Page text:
Posts Tagged ‘California’

On the road with Joe Bonnello (aka Joey B’s California Gold)

May 14, 2010

We just got a message and a buncha great photos from everybody’s favorite shorts-clad photographer, Joe Bonnello. Seems Joey B. has been out and about, exploring the nooks and crannies of California, exposing his gams to the far reaches of this great state.

We’d tell more, but Joe agreed to write us an account of his trip to the Quail Motorcycle Gathering in Carmel where he took some shots. Look down for Joe’s words and then keep going to see some of his pics. I like Joe’s style. Damn this makes me want to ride …… 

The Ride. The Show. The Spring!

So it goes like this — May in California is already summer, hot, dry, dusty, brown. But, this year, no!

Cool, damp, g-r-e-e-n. Never happened I say. Gotta ride before the heat. Ride, ride I say. So, got the Cagiva ready. Found out the Quail was happening in Carmel. Got on the bike and headed across the desert to the mountains. Jumped into the twisties and proceeded to find every nasty, twisty, obscure and downright stupid road in California, all the way from Apple Valley to Monterey, and then back. Over Frazier Park. Around Taft. Across the inland mountains to Atascadero. Around the prettiest roads near Paso Robles. Through Hunter Liggett to the coast. Up spectacular PCH to Monterey, then to Carmel for the Quail Motorcycle Gathering.

Lot’s of gorgeous bikes but no Quails in sight. Out over Carmel Valley, the back way around Coalinga (epic!), across the San Joaquin Valley on farm roads, up to the base of the Sierras to Bass Lake. Hook up with Larry Langley and David (more…)

LeoVince Hosts Benefit Street Ride, May 14

April 20, 2009

LeoVince’s 4th Annual Grape Crusher ride, benefiting Speedway Children’s Charities, takes place Thursday, May 14.4-7-09grapecrusherflyer

The ride, 100 to 120 miles in length, follows the California coastline northward then cuts inland through the wine country back to Infineon Speedway. Riders will gather at LeoVince USA’s Richmond, Calif. headquarters starting at 9:30am with the ride leaving promptly at 11 am. A gourmet lunch served along the way, and Jason Britton will be one of the celebrity guests joining the ride. The ride ends at Infineon Raceway at 5 pm with a catered reception including LeoVince athletes, celebrities and team crews.

Cost is $40 per entry and includes a takeaway gift and raffle. All benefits from the ride go to the Speedway Children’s Charities fund.

For more information and to register for the ride, go to

Yamaha Still Trying to Satisfy Consumers Via Buy-Back Program

January 12, 2009

Chris Hanekamp is among multiple R1 owners unhappy with Yamaha's Customer Assistance Program.

Californian Chris Hanekamp, owner of a 2000 Yamaha R1, is unhappy with Yamaha Motor Corp., USA. Hanekamp’s displeasure stems from a motorcycle buy-back program that’s the result of a lawsuit Yamaha and South Seas Cycle Exchange of Honolulu settled in 2007 with the California Air Resources Board (CARB).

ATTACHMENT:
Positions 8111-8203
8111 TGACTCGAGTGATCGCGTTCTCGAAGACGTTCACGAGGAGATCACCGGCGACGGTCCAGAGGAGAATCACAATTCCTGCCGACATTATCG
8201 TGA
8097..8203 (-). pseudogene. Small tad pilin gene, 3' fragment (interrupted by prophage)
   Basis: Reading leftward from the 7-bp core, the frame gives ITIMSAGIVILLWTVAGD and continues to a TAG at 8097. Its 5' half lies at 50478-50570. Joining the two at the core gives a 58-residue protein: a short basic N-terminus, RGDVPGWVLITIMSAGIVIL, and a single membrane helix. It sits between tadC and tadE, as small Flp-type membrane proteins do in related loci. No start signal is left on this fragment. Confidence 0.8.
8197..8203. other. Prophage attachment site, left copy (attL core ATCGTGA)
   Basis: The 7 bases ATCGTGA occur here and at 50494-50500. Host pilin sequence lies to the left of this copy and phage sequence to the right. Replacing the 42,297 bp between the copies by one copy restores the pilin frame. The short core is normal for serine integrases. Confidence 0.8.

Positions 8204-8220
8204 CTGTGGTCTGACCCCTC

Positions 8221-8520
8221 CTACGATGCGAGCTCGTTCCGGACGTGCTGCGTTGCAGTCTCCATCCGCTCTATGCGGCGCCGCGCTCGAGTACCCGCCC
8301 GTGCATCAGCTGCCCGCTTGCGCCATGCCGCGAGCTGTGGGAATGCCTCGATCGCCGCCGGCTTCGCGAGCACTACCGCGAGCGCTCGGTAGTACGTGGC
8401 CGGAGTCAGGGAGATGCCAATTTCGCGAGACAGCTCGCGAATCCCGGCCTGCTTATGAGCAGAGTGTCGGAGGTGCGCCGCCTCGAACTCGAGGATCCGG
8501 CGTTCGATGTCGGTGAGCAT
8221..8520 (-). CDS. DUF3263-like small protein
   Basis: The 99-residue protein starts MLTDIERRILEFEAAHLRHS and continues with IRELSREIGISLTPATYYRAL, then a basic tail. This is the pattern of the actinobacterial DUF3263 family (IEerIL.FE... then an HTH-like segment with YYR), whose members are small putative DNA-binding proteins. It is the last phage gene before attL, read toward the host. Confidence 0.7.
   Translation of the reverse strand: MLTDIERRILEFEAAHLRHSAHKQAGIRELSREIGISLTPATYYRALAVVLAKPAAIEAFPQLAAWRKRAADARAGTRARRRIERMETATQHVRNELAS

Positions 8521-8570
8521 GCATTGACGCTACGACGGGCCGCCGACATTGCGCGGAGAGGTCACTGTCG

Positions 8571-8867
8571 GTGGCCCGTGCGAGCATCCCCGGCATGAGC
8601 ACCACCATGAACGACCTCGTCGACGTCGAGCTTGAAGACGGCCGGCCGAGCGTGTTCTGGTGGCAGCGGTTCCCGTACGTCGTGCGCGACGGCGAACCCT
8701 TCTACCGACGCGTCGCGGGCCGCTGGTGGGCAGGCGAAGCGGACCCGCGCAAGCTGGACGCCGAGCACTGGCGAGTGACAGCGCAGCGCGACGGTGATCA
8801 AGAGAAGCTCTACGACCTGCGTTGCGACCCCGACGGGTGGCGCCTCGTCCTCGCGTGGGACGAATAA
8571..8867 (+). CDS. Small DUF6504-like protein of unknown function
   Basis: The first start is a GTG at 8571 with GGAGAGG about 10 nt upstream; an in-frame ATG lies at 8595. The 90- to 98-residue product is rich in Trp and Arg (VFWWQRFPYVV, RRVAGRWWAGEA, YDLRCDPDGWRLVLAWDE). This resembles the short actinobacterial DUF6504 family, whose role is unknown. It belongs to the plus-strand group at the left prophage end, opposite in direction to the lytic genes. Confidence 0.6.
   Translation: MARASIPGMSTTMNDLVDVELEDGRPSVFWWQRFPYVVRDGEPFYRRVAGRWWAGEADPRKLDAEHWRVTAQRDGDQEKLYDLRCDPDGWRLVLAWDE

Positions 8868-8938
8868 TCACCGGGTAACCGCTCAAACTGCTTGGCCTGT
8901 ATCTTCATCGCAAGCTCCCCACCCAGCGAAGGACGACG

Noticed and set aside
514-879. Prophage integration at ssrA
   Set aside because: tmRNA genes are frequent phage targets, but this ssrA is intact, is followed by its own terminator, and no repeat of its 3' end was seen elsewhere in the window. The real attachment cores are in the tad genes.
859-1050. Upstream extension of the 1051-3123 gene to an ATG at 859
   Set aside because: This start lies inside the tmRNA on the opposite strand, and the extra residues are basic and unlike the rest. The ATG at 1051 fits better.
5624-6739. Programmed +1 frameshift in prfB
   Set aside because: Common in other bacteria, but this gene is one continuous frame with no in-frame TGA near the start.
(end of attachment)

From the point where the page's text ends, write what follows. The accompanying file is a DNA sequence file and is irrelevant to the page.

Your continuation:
The suit, filed in 2005, stemmed from a CARB investigation that started in 2002 and found that Yamaha had imported more than 400 motorcycles that failed to meet California emissions standards. Yamaha evidently registered the bikes in California, obtained state license plates, and then eventually sold some of them to state residents. In most cases, these were popular 1999 – 2002 R6 and R1 models that were in great demand and difficult to purchase in California. CARB said it found that one dealer, San Jose Yamaha, sold approximately 200 units to California residents.

Under terms of the agreement, Yamaha paid approximately $1.2 million to the California Air Pollution Control Fund, $500,000 to fund a project to test the impact of ethanol fuel blends on emissions from off-road gasoline engines, and $300,000 to the Office of the Attorney General for attorneys’ fees.

In addition to the financial penalties, Yamaha and South Seas Cycle Exchange started a vehicle purchase program to buy back and destroy or remove any motorcycles that had been identified as not having been certified for use or registration in California.

The vehicle purchase program launched in November 2007 with letters sent to consumers who had purchased the bikes in question. In the letter, Yamaha explains that the buy-back program – which the OEM calls a “Customer Assistance Program” – would use a starting valuation that’s an average between the high and low prices for the bike as provided in, then adjust the offer based upon the condition of the bike, the mileage, and any accessories that have been added.

Hanekamp, one of multiple consumers who have declined Yamaha’s offer, purchased his R1 from San Jose Yamaha in September 2000. He says the bike has been “kept in immaculate condition,” has 12,000 miles logged, and has sentimental value because his father, who passed away in 2001, helped him make the purchase.

“I had made several attempts throughout the year to resolve this,” Hanekamp tells Dealernews. “I gave them two options: Either offer me the full price I had paid for the bike when I purchased it new or let me trade straight across for a 2009 model in exchange for my title. They did not want to budge on their offer of $6,500.

Contacted for this piece, Yamaha offered only that it is still working with multiple owners to resolve the situation.

“I‘m not going to give in to Yamaha Corp. wanting to solve their problem by buying my bike back at depreciated value,” Hanekamp says. “After all, they are the ones that created this mess and knew about it all along.”